Of the many very unique and important characters featured in “Night Zero,” two of them play major roles in how the creature came to the United States in the first place. Eldritch Palmer (Jonathan Hyde) is a very wealthy gentleman who isn’t in the best of health. His caretaker Mr. Fitzwilliams (Roger R. Cross) isn’t wholly involved in his employer’s shady dealings with the uber creepy Thomas Eichorst (Richard Sammel), but I think he knows something is awry. Sammel is absolutely amazing in the role of Thomas. Although he has very few scenes, he commands them with a subdued malice. He’s definitely someone I’d stay far away from.
Eph isn’t working alone. Along with his partner Dr. Nora Martinez (Mia Maestro) and their trusted assistant Jim Kent (Sean Astin), Eph takes on this mammoth case battling not only the unknown origins and elements of this strange virus, but the bureaucracy of the government’s involvement, or rather, interference with this case. They also deal with Setrakian’s crazy rantings.
Families are desperate to find answers, especially Gary Arnot (Steven McCarthy), the father of the youngest passenger, little Emma Arnot (Isabelle Nélisse). Gary is outraged, as is everyone who’s lost someone on board the doomed flight. But this virus does something odd to its victims. Let’s just say love is the bond and home is where the heart is. All roads lead back to the ones you love. The opening narrative, spoken by Abraham Setrakian, is quite revealing in hindsight. “Hunger, a poet once said, is the most important thing we know, the first lesson we learn. But hunger can be easily quieted down, easily satiated. There is another force, a different type of hunger, an unquenchable thirst that cannot be extinguished. Its very existence is what defines us, what makes us human; that force is love.”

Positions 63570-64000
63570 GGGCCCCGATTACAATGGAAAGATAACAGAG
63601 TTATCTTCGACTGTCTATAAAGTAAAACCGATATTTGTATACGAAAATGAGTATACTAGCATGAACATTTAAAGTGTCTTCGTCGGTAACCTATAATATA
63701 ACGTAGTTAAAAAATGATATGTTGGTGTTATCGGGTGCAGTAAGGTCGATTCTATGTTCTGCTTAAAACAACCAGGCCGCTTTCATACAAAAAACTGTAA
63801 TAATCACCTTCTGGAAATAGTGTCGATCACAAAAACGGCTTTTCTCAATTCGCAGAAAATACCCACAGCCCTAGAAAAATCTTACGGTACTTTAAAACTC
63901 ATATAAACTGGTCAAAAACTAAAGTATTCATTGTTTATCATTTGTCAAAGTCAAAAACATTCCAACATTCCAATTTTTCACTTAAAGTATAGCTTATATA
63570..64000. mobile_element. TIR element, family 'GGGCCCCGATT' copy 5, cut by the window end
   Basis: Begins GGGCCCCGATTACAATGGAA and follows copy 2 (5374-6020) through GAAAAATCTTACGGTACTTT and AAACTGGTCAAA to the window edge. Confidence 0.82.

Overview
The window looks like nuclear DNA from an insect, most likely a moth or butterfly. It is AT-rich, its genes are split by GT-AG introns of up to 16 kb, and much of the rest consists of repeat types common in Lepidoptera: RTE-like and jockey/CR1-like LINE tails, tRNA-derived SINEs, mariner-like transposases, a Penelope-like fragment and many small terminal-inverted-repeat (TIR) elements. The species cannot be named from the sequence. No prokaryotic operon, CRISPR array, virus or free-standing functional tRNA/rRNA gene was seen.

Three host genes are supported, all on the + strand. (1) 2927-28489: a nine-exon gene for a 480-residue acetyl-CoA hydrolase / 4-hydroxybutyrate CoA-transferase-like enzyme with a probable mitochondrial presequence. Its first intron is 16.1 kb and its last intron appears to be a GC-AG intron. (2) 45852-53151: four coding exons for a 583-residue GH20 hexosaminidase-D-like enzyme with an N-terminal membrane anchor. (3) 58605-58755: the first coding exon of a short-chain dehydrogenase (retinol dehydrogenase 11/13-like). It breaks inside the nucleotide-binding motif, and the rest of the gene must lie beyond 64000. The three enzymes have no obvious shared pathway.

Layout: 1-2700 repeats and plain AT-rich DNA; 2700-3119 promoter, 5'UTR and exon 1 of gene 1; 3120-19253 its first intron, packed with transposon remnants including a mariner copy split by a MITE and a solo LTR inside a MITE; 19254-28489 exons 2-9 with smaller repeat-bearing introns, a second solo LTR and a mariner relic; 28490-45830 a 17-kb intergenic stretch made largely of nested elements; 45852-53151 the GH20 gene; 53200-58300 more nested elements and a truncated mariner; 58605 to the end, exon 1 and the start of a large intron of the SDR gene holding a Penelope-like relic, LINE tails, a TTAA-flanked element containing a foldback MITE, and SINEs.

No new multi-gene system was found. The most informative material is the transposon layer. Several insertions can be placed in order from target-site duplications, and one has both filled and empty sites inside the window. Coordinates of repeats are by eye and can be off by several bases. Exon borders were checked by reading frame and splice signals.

“Night Zero” is filled with mystery, surprises, betrayal, and extremely violent and gruesome scenes. The Strain delivers, combining the lives of its characters, the people in their lives, and the monstrous creature’s plans to dominate. It isn’t for the faint of heart or those who are easily grossed out. A scene toward the end of the exciting 90 minute premiere will possibly make you queasy. Tip: I wouldn't have spaghetti for dinner while watching.
Tune into The Strain, Sundays at 10PM only on FX.